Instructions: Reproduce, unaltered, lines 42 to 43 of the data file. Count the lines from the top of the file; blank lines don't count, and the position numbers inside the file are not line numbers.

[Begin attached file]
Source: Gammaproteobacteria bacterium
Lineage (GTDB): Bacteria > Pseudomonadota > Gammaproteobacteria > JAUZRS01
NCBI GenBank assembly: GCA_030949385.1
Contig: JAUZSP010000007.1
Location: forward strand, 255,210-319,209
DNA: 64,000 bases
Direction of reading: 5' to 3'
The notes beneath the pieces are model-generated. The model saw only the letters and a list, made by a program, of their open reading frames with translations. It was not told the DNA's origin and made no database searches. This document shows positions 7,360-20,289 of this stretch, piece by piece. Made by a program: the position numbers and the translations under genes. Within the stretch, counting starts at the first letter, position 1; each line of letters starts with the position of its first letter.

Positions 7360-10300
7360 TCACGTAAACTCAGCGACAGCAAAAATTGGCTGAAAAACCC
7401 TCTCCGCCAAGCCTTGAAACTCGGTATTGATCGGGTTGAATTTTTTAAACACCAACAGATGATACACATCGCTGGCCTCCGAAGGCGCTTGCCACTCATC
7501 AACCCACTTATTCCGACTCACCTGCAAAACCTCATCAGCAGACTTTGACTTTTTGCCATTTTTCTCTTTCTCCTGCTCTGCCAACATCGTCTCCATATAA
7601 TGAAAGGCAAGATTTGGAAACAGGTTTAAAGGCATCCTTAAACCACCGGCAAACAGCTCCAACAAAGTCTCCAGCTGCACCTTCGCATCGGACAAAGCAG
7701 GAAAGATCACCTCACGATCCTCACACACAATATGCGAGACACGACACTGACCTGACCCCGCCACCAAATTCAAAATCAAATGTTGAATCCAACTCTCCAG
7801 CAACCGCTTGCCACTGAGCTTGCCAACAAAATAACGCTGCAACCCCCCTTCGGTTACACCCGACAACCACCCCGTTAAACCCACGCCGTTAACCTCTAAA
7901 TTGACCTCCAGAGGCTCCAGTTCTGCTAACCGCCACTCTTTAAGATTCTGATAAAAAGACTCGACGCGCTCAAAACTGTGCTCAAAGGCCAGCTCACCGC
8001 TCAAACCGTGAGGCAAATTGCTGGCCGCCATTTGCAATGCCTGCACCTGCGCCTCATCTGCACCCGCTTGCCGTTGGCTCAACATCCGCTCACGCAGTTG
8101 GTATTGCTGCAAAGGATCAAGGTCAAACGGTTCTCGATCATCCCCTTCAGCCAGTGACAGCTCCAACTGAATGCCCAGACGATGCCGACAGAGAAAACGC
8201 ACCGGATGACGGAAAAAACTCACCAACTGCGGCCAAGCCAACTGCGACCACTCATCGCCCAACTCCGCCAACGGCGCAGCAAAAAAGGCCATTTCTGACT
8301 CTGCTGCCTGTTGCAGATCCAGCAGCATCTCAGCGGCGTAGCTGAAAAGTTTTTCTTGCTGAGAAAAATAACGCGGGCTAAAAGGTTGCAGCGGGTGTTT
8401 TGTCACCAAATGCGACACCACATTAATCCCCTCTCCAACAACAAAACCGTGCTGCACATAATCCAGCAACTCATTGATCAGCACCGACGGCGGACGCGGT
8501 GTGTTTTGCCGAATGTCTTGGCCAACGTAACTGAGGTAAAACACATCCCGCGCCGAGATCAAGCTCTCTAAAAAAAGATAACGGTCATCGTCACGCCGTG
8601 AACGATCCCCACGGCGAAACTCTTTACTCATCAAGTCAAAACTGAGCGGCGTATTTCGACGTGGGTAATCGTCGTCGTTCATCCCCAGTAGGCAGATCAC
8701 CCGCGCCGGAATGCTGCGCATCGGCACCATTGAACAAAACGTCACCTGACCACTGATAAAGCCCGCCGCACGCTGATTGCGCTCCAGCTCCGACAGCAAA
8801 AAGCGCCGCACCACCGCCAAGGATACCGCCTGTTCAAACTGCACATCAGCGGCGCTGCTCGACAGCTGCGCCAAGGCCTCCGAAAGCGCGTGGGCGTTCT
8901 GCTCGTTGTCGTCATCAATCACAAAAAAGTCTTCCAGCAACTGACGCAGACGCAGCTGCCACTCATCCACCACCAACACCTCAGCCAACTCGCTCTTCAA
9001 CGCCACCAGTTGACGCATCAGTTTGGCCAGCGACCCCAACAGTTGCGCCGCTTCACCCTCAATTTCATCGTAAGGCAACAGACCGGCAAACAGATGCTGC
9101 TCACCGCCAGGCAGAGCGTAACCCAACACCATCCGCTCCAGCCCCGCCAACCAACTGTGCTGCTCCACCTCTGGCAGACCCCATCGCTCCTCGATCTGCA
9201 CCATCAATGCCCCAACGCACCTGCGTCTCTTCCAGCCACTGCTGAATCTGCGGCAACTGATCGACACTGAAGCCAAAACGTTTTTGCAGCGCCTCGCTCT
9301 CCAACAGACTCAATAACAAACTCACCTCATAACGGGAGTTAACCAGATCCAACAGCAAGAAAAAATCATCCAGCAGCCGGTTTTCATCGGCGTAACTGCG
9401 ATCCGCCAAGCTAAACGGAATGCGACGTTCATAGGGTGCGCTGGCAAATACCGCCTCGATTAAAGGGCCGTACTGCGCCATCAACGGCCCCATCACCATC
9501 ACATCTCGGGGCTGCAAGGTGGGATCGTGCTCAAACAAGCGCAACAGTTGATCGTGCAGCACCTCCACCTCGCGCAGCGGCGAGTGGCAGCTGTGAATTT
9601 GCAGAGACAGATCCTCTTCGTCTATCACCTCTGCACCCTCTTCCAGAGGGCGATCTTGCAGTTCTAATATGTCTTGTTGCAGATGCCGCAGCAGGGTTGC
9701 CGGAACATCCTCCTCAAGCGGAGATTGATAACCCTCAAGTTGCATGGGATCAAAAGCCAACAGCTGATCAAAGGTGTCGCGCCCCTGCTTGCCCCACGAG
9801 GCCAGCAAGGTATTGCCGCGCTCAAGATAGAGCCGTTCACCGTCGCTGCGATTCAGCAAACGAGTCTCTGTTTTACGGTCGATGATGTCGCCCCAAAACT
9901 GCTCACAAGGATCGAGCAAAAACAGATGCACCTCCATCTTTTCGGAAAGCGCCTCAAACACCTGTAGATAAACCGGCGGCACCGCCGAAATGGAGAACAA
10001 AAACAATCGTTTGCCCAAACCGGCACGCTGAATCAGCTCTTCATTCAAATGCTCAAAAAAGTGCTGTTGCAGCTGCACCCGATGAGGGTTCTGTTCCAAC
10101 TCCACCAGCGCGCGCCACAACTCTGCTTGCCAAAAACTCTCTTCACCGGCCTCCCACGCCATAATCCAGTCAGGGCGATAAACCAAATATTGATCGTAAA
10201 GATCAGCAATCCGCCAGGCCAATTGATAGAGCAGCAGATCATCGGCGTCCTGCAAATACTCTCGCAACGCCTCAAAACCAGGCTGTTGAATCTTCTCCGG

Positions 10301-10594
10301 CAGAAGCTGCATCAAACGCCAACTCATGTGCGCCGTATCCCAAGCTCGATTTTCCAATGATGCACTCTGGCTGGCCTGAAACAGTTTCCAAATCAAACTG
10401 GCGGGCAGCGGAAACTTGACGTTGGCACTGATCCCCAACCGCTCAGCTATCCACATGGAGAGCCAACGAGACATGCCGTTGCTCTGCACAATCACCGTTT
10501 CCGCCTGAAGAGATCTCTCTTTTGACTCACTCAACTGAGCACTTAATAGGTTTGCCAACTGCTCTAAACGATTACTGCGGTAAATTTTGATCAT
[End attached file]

10401 GCGGGCAGCGGAAACTTGACGTTGGCACTGATCCCCAACCGCTCAGCTATCCACATGGAGAGCCAACGAGACATGCCGTTGCTCTGCACAATCACCGTTT
10501 CCGCCTGAAGAGATCTCTCTTTTGACTCACTCAACTGAGCACTTAATAGGTTTGCCAACTGCTCTAAACGATTACTGCGGTAAATTTTGATCAT